So what next for Jack, the 2011 PFA young player of the year and the one Arsenal player who identifies with the club, signing off his tweets “Gooner” and goading rivals Spurs? Surely Arsenal will aim to keep the 24-year-old, whose best years lie ahead of him?
Palace chairman Steve Parish says the offer is “ridiculous”.
The Mirror says Crystal Palace striker Christian Benteke “admits he is desperate” for Zaha to remain at Palace. He is? What he said was: “I came to Palace because of the way that they play. Everyone knows Wilf’s ability on the ball and he helped us a lot when he came on. Of course we’d like him to stay. I’ve tried to convince him to stay, but that’s football.”
So not desperate, then, just answering a journalist’s question about a teammate and answering with no little diplomacy. Or as the Mail puts puts in hyperbolic terms: “Christian Benteke pleads with Wilfried Zaha to stay.”
Over in the Telegraph readers get “The curious case of Wilfried Zaha and a very weird transfer window”. We learn that Spurs manger “Mauricio Pochettino considers Zaha to have the potential of a Cristiano Ronaldo”.
Sam Wallace says Spurs are doing what Spurs do:
It should be said that his Spurs chairman, Daniel Levy, wants to pay a Ronaldo-sized fee – although the fee in question is not the record-breaking £80 million Real Madrid paid in 2009. Rather it was the £12.25 million Manchester United paid Sporting Lisbon for the 18-year-old Ronaldo in 2003.
Was it just Levy doing what Levy does so well? That being, antagonising the competition with derisory bids for their best players while simultaneously demanding top dollar for Spurs’ own collection of waifs and strays? The early signs would suggest so.
So Levy wants a “bargain”. Don’t all clubs want that? Well, not Manchester United, obviously, who paid well over the odds for Paul Pogba. Wallace says if Levy were “serious” he’d start the bidding at £30m.
Maybe it’s all just a way for Zaha to get a fat raise?
Certainly Zaha, on around £40,000-a-week already, will get a new contract out of this wrangle, despite having four years left on his existing deal, which he signed last year when his move back from Manchester United was made permanent. Palace are one of many clubs who are now paying new signings such as Andros Townsend the kind of wages that they have never paid before, and if one talented, erratic winger can earn big money, then it is only a matter of time before the other talented, erratic winger wants the same.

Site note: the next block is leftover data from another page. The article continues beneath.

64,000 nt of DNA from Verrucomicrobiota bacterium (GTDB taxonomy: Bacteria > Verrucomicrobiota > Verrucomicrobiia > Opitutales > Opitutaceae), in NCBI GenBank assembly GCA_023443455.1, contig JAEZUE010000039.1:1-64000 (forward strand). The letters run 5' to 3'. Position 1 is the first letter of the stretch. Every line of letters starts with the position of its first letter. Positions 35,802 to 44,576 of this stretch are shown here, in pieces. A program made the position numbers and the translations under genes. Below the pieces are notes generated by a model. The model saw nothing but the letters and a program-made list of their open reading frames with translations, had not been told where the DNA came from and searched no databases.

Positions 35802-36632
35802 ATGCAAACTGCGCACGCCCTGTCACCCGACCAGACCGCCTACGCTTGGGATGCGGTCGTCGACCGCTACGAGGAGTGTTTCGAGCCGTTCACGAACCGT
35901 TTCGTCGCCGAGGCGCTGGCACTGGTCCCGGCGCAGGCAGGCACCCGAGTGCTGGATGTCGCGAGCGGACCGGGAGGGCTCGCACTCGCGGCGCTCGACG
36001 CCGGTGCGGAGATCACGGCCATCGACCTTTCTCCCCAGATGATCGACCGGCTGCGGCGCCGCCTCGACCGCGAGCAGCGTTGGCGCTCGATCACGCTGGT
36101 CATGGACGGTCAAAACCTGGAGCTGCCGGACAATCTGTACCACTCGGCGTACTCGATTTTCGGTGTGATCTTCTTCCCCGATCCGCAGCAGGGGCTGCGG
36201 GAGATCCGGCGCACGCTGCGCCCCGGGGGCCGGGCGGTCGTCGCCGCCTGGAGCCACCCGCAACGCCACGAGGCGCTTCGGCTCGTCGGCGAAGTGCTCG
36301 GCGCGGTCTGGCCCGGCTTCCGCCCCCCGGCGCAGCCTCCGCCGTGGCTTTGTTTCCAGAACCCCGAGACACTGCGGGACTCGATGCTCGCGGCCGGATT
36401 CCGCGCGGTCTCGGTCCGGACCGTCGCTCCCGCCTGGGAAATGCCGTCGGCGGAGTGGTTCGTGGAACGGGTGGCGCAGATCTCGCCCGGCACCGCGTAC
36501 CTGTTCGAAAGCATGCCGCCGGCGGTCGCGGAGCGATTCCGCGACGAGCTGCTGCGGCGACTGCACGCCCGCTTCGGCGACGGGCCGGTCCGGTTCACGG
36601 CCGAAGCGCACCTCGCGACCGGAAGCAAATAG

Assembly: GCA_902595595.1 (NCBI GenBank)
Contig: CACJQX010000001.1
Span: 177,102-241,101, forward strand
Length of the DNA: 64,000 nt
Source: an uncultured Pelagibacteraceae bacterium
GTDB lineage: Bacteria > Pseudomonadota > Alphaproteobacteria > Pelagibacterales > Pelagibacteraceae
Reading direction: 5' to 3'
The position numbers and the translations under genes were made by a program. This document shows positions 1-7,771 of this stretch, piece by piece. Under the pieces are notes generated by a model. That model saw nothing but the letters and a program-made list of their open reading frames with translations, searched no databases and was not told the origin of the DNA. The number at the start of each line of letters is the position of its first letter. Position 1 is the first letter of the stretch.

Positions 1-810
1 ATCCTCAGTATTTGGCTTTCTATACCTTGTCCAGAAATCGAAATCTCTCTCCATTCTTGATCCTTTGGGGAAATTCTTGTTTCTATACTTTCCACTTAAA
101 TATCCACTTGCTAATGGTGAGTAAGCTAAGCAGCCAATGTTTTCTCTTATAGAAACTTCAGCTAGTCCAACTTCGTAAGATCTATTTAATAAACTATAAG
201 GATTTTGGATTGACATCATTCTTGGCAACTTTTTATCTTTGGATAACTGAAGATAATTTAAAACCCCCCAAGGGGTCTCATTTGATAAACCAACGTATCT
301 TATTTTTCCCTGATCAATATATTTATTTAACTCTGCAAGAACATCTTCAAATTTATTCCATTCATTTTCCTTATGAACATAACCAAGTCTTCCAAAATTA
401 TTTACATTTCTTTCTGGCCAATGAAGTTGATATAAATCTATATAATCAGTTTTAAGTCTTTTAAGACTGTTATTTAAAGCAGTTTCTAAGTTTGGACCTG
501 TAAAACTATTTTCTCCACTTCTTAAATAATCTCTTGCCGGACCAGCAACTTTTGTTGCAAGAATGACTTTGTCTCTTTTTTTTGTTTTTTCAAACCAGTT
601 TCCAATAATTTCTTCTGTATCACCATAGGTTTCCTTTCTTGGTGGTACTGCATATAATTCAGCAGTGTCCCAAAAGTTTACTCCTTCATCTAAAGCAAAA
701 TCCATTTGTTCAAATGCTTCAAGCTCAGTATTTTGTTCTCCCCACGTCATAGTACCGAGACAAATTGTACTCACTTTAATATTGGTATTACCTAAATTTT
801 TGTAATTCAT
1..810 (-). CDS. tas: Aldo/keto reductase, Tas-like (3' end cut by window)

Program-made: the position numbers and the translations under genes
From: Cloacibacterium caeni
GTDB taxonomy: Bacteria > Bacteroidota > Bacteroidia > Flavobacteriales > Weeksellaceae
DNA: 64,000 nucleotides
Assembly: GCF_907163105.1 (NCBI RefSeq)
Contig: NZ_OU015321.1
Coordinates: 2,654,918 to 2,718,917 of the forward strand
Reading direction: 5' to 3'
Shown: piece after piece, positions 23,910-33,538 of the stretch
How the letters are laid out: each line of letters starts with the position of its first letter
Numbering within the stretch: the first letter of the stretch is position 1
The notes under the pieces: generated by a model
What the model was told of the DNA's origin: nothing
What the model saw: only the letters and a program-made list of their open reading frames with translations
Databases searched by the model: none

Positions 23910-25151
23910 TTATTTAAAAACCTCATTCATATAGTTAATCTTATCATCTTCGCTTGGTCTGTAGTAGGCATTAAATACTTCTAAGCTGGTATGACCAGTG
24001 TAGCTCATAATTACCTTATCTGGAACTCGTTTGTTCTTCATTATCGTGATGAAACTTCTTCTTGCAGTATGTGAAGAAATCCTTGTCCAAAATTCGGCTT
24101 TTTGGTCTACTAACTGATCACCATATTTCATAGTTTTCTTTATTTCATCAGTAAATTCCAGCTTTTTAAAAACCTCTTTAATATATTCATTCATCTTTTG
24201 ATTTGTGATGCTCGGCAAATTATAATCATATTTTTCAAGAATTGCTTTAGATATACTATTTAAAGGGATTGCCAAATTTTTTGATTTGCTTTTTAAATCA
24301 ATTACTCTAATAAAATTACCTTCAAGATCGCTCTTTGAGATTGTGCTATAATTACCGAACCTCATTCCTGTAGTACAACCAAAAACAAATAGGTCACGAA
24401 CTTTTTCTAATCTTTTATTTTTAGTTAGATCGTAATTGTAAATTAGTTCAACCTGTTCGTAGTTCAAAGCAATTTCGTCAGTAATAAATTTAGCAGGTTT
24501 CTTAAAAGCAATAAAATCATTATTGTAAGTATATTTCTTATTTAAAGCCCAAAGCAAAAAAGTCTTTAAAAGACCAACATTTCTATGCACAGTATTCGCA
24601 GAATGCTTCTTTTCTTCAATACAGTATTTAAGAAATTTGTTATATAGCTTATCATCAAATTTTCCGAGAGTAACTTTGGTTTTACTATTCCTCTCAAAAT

Fair point. When Jamie Vardy’s agent offered his client to Arsenal, the Leicester City striker ended up getting a pay rise to stay at Leicester.
Andros Townsend’s wages at Palace are close to £80,000 a week.
Are Palace getting Zaha on the cheap?
Palace manager Alan Pardew is quoted in the Guardian:
“I’ll try and be as fair and honest as I can be with Wilf and try and take his game forward. I’ve worked so hard with him this year. I’ve probably spent more time with Wilf and [Yannick] Bolasie than with any other player at the training ground, and I’d like to think there’s been an improvement in both. One I’ve lost [to Everton]. I don’t intend to lose the other one, and the chairman’s feelings have obviously enhanced that.”
In September 2015, Bolasie signed a new deal at Palace that saw his wages double from around £20,000 a week to £40,000. At Everton he earns around £80,000-a-week, and very probably secured a percent of the signing-on fee.
“At the end of the day, sport is a business, and there are business decisions to be made. But I’ve been at other clubs where the business sometimes comes first. Here I generally feel we try and do it the right way, and we’re trying to help Wilf to become a better player. We think his ambitions to play for England can be realised here, and there’s no reason why that can’t happen.”
Pardew can’t guarantee that Zaha will get better, but Palace can guarantee one of their best players more money in an inflated market.
Transfer balls: No sooner have Arsenal splashed a huge amount of cash on Shkodran Mustafi (£35m) and Lucas Perez (£17m), than Sky Sports says they are in for the excellent French striker Antoine Griezmann and Greek defender Kostas Manolas.
Sky says Atletico Madrid’s Griezmann rejected a move to Arsenal earlier this summer, but Wenger is still keen on the pint-sized scorer, whose six goals won him the Golden Boot at Euro 2016.
The Indy says Wenger was informed that Griezmann “was settled in Spain and would not consider a move to England”. Not even for – get this – £80m, which one site says Arsenal were happy to bid.
The Sun adds that Arsenal “also made a move for Bayern Munich ace Robert Lewandowski, but could not match his huge wage demands.” Well, quite. Arsenal can make a move for lots of players, but if they can’t afford the wages, any approach is at best hopeful.
Instead of the superb Pole, Arsenal are “in the race to sign Nottingham Forest sensation Oliver Burke”, according to the Sun on Sunday. The only other team in the ‘race’, says the Sun, is Manchester United. Which is odd because Burke has just joined Bundesliga newcomers RB Leipzig.